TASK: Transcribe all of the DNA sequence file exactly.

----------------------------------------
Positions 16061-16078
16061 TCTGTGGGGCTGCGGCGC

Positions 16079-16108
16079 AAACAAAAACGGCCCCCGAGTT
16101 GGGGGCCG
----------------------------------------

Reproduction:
Positions 16061-16078
16061 TCTGTGGGGCTGCGGCGC

Positions 16079-16108
16079 AAACAAAAACGGCCCCCGAGTT
16101 GGGGGCCG